Koji Wada Koji Wada 1974 - 2016 Singer of Digimon theme songs
Sen Rikyu Sen Rikyu 1522 - 1591 Tea master who perfected the tea ceremony
Wong Ka Kui Wong Ka Kui 1962 - 1993 Hong Kong musician, singer and songwriter
Mutsuhito Mutsuhito 1852 - 1912 Emperor of Japan and leader
Ken Takakura Ken Takakura 1931 - 2014 Yakuza and action films
Hideki Irabu Hideki Irabu 1969 - 2011 Pitcher
Hiromi Hayakawa Hiromi Hayakawa 1982 - 2017 Musical theatre
Gichin Funakoshi Gichin Funakoshi 1868 - 1957 Founder of Shotokan Karate
Tokugawa Hidetada Tokugawa Hidetada 1579 - 1632 Second shogun of the Tokugawa dynasty
Keizo Obuchi Keizo Obuchi 1937 - 2000 Prime Minister of Japan
Ishiro Honda Ishiro Honda 1911 - 1993 Director and co-creator of the Godzilla franchise
Inejiro Asanuma Inejiro Asanuma 1898 - 1960 Leader of the Japan Socialist Party
Ashikaga Takauji Ashikaga Takauji 1305 - 1358 Shogun and founder of the Ashikaga shogunate
Sugawara Michizane Sugawara Michizane 845 - 903 Scholar, poet, and politician
Minamoto no Yoshitsune Minamoto no Yoshitsune 1159 - 1189 Military commander of the Minamoto clan
Mas Oyama Mas Oyama 1923 - 1994 Karate master and founder of Kyokushin Karate
Edogawa Ranpo Edogawa Ranpo 1894 - 1965 Mystery and thriller writer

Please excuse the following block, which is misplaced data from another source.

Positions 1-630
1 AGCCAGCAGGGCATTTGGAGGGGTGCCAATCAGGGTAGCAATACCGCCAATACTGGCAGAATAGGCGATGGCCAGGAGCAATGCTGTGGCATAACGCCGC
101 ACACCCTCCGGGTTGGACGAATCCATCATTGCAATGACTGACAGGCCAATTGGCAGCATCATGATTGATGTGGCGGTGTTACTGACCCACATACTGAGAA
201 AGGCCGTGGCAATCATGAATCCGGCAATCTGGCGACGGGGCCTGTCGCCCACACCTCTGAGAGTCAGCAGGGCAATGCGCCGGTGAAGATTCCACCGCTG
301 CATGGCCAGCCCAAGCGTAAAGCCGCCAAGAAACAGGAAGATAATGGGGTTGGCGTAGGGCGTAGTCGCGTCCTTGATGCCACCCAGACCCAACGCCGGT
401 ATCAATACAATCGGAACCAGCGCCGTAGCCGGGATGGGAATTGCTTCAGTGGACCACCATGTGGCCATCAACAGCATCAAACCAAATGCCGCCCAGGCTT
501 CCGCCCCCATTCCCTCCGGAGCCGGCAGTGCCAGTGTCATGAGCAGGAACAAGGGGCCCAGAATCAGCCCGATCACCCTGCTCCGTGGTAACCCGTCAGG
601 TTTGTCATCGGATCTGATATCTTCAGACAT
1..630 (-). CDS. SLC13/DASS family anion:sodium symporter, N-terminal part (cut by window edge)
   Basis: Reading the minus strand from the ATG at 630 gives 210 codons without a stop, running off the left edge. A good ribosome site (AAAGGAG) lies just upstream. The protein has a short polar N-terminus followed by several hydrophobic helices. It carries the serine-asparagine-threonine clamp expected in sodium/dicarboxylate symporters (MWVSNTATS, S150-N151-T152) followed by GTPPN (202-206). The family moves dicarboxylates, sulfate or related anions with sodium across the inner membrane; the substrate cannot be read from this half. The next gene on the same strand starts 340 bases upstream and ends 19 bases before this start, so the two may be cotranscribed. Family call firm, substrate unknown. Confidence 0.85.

Kijuro Shidehara Kijuro Shidehara 1872 - 1951 Prime minister of Japan
Jun'ichiro Tanizaki Jun'ichiro Tanizaki 1886 - 1965 Modern Japanese literature
Shusaku Endo Shusaku Endo 1923 - 1996 Novelist and essayist
Norifumi Yamamoto Norifumi Yamamoto 1977 - 2018 Mixed martial artist and kickboxer
Takeda Shingen Takeda Shingen 1521 - 1573 Feudal lord and military leader
Norio Ohga Norio Ohga 1930 - 2011 Former president and chairman of Sony Corporation
Son Byong-hi Son Byong-hi 1861 - 1922 Third leader of Donghak (Eastern learning)
Koki Hirota Koki Hirota 1878 - 1948 Prime Minister of Japan
Korechika Anami Korechika Anami 1887 - 1945 General in the Imperial Japanese Army
Emperor Go-Sai Emperor Go-Sai 1638 - 1685 Emperor of Japan
Kirin Kiki Kirin Kiki 1943 - 2018 Actress for Japanese cinema and television
Uesugi Kenshin Uesugi Kenshin 1530 - 1578 Ruler of Echigo province and Kanto Kanrei
Maurice Paul Krafft Maurice Paul Krafft 1946 - 1991 Volcanologist
Yi Ku Yi Ku 1931 - 2005 Architect and head of the House of Yi
Hana Kimura Hana Kimura 1997 - 2020 Professional wrestler
Kobo Abe Kobo Abe 1924 - 1993 Novelist, playwright, photographer, inventor
Emperor Sakuramachi Emperor Sakuramachi 1720 - 1750 Emperor of Japan from 1735 to 1747
Akechi Mitsuhide Akechi Mitsuhide 1528 - 1582 Samurai general and assassin of Oda Nobunaga
Emperor Go-Mizunoo Emperor Go-Mizunoo 1596 - 1680 Emperor of Japan
Empress Go-Sakuramachi Empress Go-Sakuramachi 1740 - 1813 Empress regnant of Japan
Gunpei Yokoi Gunpei Yokoi 1941 - 1997 Creator of Game Boy and Game & Watch
Imagawa Yoshimoto Imagawa Yoshimoto 1519 - 1560 Feudal lord of Suruga, Totomi
Tamon Yamaguchi Tamon Yamaguchi 1892 - 1942 Naval officer and commander
Eiji Tsuburaya Eiji Tsuburaya 1901 - 1970 Special effects director, co-creator of Godzilla
Morihei Ueshiba Morihei Ueshiba 1883 - 1969 Founder of aikido
Nagisa Oshima Nagisa Oshima 1932 - 2013 Film director and screenwriter
Doppo Kunikida Doppo Kunikida 1871 - 1908 Novelist and romantic poet
Koichi Kido Koichi Kido 1889 - 1977 Lord Keeper of the Privy Seal of Japan
Emperor Kanmu Emperor Kanmu 735 - 806 Emperor of Japan